Birth of the Web
April 30, 1993: World Wide Web Made Public Domain
The World Wide Web (WWW), is a system of interlinked hypertext documents accessed via the Internet. With a web browser, one can view web pages that may contain text, images, videos, and other multimedia, and navigate between them via hyperlinks.
At the urging of Tim Berners-Lee, the creator of the World Wide Web protocol, the directors of CERN release the source code of World Wide Web into the public domain, making it freely available to anyone, without licensing fees. The decision to make the World Wide Web software and protocols freely available is considered by some as possibly the single most important moment in the history of the Internet. In fact, some historians mark this as the birth of the Web.
Sir Timothy John “Tim” Berners-Lee, is a British computer scientist, best known as the inventor of the World Wide Web. He made a proposal for an information management system in March 1989, and he implemented the first successful communication between a Hypertext Transfer Protocol (HTTP) client and server via the Internet sometime around mid November.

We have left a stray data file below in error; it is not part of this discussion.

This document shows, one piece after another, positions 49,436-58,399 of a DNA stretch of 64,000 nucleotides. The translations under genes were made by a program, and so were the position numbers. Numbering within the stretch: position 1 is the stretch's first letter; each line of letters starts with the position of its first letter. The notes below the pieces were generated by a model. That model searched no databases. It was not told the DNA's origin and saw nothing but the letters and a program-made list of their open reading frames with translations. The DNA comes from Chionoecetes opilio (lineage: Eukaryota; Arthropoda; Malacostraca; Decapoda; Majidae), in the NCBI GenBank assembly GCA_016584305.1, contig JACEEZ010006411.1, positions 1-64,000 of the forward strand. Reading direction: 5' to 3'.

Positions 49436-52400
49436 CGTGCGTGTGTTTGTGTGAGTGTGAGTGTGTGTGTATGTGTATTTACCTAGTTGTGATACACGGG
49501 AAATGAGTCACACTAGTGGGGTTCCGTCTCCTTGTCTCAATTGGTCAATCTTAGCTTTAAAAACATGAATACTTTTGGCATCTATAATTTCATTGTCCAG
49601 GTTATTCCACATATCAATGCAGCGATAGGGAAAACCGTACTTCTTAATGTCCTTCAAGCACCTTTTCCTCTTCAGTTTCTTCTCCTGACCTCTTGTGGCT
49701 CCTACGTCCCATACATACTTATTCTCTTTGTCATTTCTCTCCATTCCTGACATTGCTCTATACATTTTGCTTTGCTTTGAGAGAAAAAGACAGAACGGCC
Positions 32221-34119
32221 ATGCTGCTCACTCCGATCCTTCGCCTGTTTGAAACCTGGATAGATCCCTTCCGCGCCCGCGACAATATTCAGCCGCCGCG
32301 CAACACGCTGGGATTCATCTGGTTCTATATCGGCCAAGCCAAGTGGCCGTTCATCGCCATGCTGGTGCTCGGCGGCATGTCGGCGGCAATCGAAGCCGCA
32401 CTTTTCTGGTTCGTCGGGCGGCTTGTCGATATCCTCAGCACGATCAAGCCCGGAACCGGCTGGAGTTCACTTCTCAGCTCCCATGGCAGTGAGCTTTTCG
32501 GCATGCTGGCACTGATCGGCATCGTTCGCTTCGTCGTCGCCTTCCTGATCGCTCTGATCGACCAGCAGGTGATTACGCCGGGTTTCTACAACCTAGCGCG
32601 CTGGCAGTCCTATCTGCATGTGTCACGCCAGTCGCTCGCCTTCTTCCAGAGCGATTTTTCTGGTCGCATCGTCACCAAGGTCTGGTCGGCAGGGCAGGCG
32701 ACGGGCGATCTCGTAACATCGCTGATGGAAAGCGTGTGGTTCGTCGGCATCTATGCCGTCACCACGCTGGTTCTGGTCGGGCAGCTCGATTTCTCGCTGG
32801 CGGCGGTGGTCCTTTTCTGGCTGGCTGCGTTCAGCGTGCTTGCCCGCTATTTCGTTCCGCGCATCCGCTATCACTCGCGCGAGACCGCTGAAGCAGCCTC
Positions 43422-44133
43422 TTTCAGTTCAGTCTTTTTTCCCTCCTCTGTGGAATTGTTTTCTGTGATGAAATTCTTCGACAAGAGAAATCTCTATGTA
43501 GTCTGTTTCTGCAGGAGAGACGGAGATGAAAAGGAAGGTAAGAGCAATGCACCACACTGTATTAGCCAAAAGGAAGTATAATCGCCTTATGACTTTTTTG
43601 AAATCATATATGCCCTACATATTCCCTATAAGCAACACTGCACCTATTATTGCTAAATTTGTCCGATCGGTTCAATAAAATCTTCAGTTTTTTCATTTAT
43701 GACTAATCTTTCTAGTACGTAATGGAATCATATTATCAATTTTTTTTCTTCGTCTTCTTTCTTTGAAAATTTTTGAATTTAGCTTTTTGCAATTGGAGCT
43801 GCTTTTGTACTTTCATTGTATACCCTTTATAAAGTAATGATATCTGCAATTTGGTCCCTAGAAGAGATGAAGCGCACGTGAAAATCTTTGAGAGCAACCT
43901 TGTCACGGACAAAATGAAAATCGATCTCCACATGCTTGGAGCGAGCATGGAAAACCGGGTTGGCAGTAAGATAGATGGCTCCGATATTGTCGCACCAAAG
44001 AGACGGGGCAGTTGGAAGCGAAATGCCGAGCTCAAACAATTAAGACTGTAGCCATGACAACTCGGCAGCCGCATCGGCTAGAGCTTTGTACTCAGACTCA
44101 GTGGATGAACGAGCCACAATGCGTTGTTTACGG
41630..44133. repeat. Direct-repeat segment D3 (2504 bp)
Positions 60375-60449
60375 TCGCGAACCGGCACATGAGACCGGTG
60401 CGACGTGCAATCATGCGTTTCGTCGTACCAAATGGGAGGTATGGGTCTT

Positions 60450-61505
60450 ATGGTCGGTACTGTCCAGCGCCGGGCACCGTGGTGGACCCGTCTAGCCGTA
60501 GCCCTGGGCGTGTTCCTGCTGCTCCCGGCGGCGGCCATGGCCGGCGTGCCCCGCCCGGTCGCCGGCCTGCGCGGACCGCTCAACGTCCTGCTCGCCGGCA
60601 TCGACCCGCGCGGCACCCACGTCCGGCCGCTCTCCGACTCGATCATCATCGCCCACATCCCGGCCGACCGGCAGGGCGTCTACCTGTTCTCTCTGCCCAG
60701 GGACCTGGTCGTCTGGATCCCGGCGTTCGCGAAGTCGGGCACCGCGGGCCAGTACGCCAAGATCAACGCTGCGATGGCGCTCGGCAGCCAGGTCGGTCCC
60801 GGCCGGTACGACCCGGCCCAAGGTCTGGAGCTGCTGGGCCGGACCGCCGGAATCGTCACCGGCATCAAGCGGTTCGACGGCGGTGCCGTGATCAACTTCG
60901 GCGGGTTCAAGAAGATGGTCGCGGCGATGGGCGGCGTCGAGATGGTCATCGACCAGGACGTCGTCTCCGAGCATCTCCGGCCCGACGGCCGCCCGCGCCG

Berners-Lee is the director of the World Wide Web Consortium (W3C), which oversees the Web’s continued development. He is also the founder of the World Wide Web Foundation, and is a senior researcher and holder of the Founders Chair at the MIT Computer Science and Artificial Intelligence Laboratory (CSAIL). He is a director of the Web Science Research Initiative (WSRI), and a member of the advisory board of the MIT Center for Collective Intelligence.
” Mike Sendall buys a NeXT cube for evaluation, and gives it to Tim [Berners-Lee]. Tim’s prototype implementation on NeXTStep is made in the space of a few months, thanks to the qualities of the NeXTStep software development system. This prototype offers WYSIWYG browsing/authoring! Current Web browsers used in “surfing the Internet” are mere passive windows, depriving the user of the possibility to contribute. During some sessions in the CERN cafeteria, Tim and I try to find a catching name for the system. I was determined that the name should not yet again be taken from Greek mythology. Tim proposes “World-Wide Web”. I like this very much, except that it is difficult to pronounce in French…”
by Robert Cailliau, 2 November 1995.
The first website built was at CERN within the border of France, and was first put online on 6 August 1991.
Info.cern.ch was the address of the world’s first-ever web site and web server, running on a NeXT computer at CERN. The first web page address was:
Visitors could learn more about hypertext, technical details for creating their own webpage, and even an explanation on how to search the Web for information.